I stopped by our local high school a few weeks ago. School begins after Labor Day, so the parking lot was quiet. There were no cars or trucks driven by either teachers or students, and no buses picked up or dropped off underclassmen. Yet vehicles were everywhere over by the tennis courts at the East End! Two-a-days were in full swing, and that’s why I was here. I wanted to see pigskin fly.

A sweet smell of freshly cut grass lingered in the 95 degree, 100 percent humidity air. It reminded me of the days when I used to tighten my cleats and button up a chinstrap. I heard the familiar sound of hands clapping in unison as a huddle broke. Following that were audibles called by first- and second-string quarterbacks. Then there was the unmistakable sound of smacking pads and whistles blowing. Now and again a guard that held during a block or a linebacker that missed a tackle paid the price in down-ups until they were green.

But today’s focused sessions were buzzing with sideline activity. Members of the media frequented our field to document the job done by Mike Sherman. The former head coach of the Green Bay Packers and former coach of the Seattle Seahawks, Miami Dolphins, Texas A&M, and other schools, runs ball at our sleepy regional high school. It’s an honor to have Coach spend his retirement here.


Ted Williams squaring off for a wingshot.

Ted Williams squaring off for a wingshot.

Back in the day there was a subtle difference between an athlete and a sportsman. During a season, any season, just about all of us played sports. In the fall it was football, in the winter it was basketball or wrestling, and in the spring some of us ran track while others played baseball. In between practice and games we were sportsmen. Some days we’d hunt upland birds, waterfowl, or big game. If we weren’t hunting we’d go fishing. We’d hit the salt and sweet waters, and we’d use spinning, conventional, and fly tackle. No one complained of boredom, for there was none to be had. Life was great.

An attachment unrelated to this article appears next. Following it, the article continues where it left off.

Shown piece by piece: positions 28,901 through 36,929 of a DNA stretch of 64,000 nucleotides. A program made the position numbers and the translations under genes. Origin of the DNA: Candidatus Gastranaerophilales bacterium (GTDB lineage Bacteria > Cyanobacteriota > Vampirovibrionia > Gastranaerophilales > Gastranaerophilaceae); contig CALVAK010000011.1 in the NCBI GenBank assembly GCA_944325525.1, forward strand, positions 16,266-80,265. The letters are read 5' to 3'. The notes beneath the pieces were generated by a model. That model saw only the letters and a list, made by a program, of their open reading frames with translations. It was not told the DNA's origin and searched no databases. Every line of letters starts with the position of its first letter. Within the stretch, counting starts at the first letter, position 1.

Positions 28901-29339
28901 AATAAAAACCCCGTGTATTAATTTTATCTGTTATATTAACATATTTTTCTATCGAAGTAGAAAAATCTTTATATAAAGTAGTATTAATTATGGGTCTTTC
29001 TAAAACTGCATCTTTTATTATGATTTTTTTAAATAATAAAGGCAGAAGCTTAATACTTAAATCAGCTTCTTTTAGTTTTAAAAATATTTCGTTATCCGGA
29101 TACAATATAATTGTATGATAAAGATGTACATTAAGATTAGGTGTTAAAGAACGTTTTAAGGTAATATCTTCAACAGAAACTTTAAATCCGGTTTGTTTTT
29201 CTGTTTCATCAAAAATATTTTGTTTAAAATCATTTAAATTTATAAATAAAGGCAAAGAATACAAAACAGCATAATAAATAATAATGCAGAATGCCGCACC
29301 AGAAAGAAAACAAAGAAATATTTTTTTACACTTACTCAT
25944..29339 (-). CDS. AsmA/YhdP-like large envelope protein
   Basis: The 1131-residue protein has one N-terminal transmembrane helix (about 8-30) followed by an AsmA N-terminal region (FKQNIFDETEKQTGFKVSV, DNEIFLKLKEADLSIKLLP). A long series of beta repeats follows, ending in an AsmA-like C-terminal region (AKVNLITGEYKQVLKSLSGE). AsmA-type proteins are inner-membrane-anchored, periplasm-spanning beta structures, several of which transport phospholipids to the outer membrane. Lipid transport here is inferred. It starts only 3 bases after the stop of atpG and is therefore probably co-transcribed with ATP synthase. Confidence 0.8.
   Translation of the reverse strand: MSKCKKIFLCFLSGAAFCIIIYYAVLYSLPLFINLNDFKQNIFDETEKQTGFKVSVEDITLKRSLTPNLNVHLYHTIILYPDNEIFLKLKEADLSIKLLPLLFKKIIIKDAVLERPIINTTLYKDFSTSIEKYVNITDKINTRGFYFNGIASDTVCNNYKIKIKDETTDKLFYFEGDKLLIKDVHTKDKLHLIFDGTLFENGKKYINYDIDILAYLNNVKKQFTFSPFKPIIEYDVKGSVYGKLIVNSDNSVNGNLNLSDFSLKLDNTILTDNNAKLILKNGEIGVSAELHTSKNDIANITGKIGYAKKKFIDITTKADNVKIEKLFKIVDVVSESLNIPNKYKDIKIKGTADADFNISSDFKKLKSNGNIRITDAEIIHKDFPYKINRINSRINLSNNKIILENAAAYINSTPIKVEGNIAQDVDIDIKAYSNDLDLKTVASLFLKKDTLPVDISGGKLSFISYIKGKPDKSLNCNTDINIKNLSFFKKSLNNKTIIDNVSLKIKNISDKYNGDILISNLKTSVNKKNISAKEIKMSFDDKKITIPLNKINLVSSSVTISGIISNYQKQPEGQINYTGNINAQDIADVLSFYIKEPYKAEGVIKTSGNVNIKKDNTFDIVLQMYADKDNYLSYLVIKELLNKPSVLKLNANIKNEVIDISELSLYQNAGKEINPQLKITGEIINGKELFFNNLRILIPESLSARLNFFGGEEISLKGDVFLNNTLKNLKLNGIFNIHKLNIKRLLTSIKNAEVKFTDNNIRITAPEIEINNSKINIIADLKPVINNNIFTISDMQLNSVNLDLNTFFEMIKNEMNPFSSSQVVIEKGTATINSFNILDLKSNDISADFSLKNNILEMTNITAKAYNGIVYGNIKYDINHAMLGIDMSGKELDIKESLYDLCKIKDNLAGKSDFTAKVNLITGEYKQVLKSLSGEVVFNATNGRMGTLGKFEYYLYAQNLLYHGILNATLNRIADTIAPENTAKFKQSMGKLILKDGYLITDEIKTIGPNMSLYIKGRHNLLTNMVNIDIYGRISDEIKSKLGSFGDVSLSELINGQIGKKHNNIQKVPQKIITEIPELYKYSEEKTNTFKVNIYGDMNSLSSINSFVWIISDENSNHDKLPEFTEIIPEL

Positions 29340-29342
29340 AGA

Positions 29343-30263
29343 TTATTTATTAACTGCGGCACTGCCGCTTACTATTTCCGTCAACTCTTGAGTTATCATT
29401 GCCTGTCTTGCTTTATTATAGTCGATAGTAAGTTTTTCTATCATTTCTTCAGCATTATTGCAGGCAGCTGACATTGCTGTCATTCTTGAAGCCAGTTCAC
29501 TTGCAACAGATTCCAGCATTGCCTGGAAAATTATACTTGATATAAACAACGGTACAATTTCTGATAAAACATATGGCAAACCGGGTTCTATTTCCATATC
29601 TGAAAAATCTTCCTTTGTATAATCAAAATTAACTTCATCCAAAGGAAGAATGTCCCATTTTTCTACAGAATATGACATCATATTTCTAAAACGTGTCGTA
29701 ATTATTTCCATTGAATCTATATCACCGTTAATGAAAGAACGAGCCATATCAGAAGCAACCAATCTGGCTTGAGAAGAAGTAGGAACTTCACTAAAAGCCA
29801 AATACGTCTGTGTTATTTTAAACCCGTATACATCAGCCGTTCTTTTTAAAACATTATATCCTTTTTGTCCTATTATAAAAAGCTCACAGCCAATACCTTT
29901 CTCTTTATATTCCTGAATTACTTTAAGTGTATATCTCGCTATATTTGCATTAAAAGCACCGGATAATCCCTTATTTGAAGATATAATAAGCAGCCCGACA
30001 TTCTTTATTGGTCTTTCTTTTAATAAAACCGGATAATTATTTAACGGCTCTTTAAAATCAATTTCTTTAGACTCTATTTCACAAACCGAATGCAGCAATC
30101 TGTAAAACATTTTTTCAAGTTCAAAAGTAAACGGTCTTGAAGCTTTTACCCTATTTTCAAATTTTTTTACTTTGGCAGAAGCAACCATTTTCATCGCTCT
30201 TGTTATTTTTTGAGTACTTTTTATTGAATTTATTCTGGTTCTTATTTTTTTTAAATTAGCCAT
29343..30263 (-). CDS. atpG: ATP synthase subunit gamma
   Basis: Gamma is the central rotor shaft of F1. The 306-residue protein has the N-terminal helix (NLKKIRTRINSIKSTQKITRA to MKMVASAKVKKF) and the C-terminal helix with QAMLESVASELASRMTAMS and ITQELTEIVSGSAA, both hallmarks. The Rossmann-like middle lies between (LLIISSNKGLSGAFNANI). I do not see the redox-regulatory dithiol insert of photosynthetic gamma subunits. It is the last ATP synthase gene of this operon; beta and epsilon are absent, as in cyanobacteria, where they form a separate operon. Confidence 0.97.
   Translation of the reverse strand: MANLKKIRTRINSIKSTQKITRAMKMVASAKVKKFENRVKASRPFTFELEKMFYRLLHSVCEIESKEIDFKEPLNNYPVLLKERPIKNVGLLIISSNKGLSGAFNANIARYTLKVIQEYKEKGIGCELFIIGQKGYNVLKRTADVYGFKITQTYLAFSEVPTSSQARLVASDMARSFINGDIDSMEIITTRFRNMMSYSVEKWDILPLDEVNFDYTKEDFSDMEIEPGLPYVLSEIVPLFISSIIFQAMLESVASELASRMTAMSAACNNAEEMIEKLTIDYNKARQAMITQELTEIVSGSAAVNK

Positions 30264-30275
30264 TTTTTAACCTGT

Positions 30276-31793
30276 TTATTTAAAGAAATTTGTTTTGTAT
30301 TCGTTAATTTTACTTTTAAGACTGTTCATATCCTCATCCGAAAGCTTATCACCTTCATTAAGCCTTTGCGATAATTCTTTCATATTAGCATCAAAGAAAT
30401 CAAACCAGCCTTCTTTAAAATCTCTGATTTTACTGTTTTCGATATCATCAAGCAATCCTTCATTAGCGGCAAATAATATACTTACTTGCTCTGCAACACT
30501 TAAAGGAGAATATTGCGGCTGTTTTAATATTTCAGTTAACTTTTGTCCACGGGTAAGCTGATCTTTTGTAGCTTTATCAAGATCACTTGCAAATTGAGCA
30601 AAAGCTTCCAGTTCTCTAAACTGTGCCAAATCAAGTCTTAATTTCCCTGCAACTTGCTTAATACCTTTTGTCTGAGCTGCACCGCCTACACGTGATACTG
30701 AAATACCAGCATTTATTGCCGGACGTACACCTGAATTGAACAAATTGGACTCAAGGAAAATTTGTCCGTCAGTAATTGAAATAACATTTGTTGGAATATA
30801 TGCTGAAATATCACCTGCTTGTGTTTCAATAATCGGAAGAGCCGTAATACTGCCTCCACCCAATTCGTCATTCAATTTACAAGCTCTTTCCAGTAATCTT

Did we mirror our heroes, or were they an extension of us? When professional athletes weren’t working they hunted and fished. No one blinked an eye when they saw pictures of Babe Ruth, Ted Williams, and Lou Gehrig hunting pheasants or waterfowl. They were sportsmen following their passions in the offseason. Others, like Ty Cobb, Stan Musial, and Branch Rickey, hunted, too, and they even captured some of their hunts on film. Their pictures would appear in newspapers and magazines, and readers enjoyed seeing their favorite big leaguers at play.


Babe Ruth showing he can put the "bam" in Bambino.

Babe Ruth showing he could put the “bam” in Bambino.

It was no different in Hollywood, as actors and actresses did the same. Clark Gabel and Gary Cooper knew the working end of a side-by-side and were the frequent hunting guests of Ernest Hemingway in Sun Valley, Idaho. Humphrey Bogart kept his 20-gauge L.C. Smith at his friend David Nivens’ house so they could shoot trap in Nivens’ backyard. Fred McMurray was a hunter, and women were, too. Sophia Loren loved Brittany spaniels and side-by-sides for bird hunting, while Bridgett Bardot owned English field cockers.